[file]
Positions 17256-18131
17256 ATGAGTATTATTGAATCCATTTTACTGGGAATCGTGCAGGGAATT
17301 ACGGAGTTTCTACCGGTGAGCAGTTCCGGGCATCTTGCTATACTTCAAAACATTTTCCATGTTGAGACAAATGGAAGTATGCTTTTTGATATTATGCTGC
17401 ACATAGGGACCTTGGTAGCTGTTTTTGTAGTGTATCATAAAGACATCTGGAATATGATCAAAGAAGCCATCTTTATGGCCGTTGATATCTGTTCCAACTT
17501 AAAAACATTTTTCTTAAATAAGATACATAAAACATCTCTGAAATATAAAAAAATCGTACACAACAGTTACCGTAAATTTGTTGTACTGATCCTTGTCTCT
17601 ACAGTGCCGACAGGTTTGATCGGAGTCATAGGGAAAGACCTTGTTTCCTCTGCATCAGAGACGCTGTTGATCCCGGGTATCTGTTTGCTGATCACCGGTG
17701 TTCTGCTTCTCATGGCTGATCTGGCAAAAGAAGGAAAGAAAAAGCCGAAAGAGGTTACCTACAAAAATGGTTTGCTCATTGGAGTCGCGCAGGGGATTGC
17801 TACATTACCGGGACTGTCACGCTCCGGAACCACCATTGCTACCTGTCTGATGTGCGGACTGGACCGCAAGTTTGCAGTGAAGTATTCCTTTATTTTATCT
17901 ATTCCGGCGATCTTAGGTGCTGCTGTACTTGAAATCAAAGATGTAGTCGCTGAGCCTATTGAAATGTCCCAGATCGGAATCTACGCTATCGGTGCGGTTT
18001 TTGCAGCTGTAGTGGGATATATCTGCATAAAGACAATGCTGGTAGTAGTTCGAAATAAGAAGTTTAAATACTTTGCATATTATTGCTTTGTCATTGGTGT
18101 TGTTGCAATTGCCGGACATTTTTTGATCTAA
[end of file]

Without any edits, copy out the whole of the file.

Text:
Positions 17256-18131
17256 ATGAGTATTATTGAATCCATTTTACTGGGAATCGTGCAGGGAATT
17301 ACGGAGTTTCTACCGGTGAGCAGTTCCGGGCATCTTGCTATACTTCAAAACATTTTCCATGTTGAGACAAATGGAAGTATGCTTTTTGATATTATGCTGC
17401 ACATAGGGACCTTGGTAGCTGTTTTTGTAGTGTATCATAAAGACATCTGGAATATGATCAAAGAAGCCATCTTTATGGCCGTTGATATCTGTTCCAACTT
17501 AAAAACATTTTTCTTAAATAAGATACATAAAACATCTCTGAAATATAAAAAAATCGTACACAACAGTTACCGTAAATTTGTTGTACTGATCCTTGTCTCT
17601 ACAGTGCCGACAGGTTTGATCGGAGTCATAGGGAAAGACCTTGTTTCCTCTGCATCAGAGACGCTGTTGATCCCGGGTATCTGTTTGCTGATCACCGGTG
17701 TTCTGCTTCTCATGGCTGATCTGGCAAAAGAAGGAAAGAAAAAGCCGAAAGAGGTTACCTACAAAAATGGTTTGCTCATTGGAGTCGCGCAGGGGATTGC
17801 TACATTACCGGGACTGTCACGCTCCGGAACCACCATTGCTACCTGTCTGATGTGCGGACTGGACCGCAAGTTTGCAGTGAAGTATTCCTTTATTTTATCT
17901 ATTCCGGCGATCTTAGGTGCTGCTGTACTTGAAATCAAAGATGTAGTCGCTGAGCCTATTGAAATGTCCCAGATCGGAATCTACGCTATCGGTGCGGTTT
18001 TTGCAGCTGTAGTGGGATATATCTGCATAAAGACAATGCTGGTAGTAGTTCGAAATAAGAAGTTTAAATACTTTGCATATTATTGCTTTGTCATTGGTGT
18101 TGTTGCAATTGCCGGACATTTTTTGATCTAA